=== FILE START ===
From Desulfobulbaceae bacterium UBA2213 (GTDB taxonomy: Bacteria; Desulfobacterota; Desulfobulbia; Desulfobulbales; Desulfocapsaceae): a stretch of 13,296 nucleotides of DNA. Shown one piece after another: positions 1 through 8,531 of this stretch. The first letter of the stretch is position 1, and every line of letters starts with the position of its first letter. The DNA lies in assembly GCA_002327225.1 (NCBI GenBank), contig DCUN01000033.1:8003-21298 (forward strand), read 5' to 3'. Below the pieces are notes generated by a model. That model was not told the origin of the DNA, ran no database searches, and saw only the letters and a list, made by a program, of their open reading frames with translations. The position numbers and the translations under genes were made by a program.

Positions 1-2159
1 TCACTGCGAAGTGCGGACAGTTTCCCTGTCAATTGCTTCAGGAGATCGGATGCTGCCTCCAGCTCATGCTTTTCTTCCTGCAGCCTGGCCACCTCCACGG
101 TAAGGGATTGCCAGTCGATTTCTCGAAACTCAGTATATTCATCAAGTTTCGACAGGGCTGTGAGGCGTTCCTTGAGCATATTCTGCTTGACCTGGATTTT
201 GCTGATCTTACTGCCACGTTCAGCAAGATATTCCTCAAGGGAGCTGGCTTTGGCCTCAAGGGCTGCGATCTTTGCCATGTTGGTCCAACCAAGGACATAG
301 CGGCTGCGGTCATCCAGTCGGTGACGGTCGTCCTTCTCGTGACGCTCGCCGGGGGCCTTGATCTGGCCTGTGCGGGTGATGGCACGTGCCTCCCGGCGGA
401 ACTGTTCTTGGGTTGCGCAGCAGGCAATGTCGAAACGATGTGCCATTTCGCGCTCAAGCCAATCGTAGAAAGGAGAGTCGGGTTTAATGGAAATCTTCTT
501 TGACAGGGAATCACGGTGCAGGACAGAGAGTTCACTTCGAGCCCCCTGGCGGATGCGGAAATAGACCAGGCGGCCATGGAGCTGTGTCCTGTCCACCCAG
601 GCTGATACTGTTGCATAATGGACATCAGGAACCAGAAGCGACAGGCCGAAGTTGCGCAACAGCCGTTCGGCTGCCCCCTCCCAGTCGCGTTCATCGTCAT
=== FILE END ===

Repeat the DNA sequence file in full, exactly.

From Desulfobulbaceae bacterium UBA2213 (GTDB taxonomy: Bacteria; Desulfobacterota; Desulfobulbia; Desulfobulbales; Desulfocapsaceae): a stretch of 13,296 nucleotides of DNA. Shown one piece after another: positions 1 through 8,531 of this stretch. The first letter of the stretch is position 1, and every line of letters starts with the position of its first letter. The DNA lies in assembly GCA_002327225.1 (NCBI GenBank), contig DCUN01000033.1:8003-21298 (forward strand), read 5' to 3'. Below the pieces are notes generated by a model. That model was not told the origin of the DNA, ran no database searches, and saw only the letters and a list, made by a program, of their open reading frames with translations. The position numbers and the translations under genes were made by a program.

Positions 1-2159
1 TCACTGCGAAGTGCGGACAGTTTCCCTGTCAATTGCTTCAGGAGATCGGATGCTGCCTCCAGCTCATGCTTTTCTTCCTGCAGCCTGGCCACCTCCACGG
101 TAAGGGATTGCCAGTCGATTTCTCGAAACTCAGTATATTCATCAAGTTTCGACAGGGCTGTGAGGCGTTCCTTGAGCATATTCTGCTTGACCTGGATTTT
201 GCTGATCTTACTGCCACGTTCAGCAAGATATTCCTCAAGGGAGCTGGCTTTGGCCTCAAGGGCTGCGATCTTTGCCATGTTGGTCCAACCAAGGACATAG
301 CGGCTGCGGTCATCCAGTCGGTGACGGTCGTCCTTCTCGTGACGCTCGCCGGGGGCCTTGATCTGGCCTGTGCGGGTGATGGCACGTGCCTCCCGGCGGA
401 ACTGTTCTTGGGTTGCGCAGCAGGCAATGTCGAAACGATGTGCCATTTCGCGCTCAAGCCAATCGTAGAAAGGAGAGTCGGGTTTAATGGAAATCTTCTT
501 TGACAGGGAATCACGGTGCAGGACAGAGAGTTCACTTCGAGCCCCCTGGCGGATGCGGAAATAGACCAGGCGGCCATGGAGCTGTGTCCTGTCCACCCAG
601 GCTGATACTGTTGCATAATGGACATCAGGAACCAGAAGCGACAGGCCGAAGTTGCGCAACAGCCGTTCGGCTGCCCCCTCCCAGTCGCGTTCATCGTCAT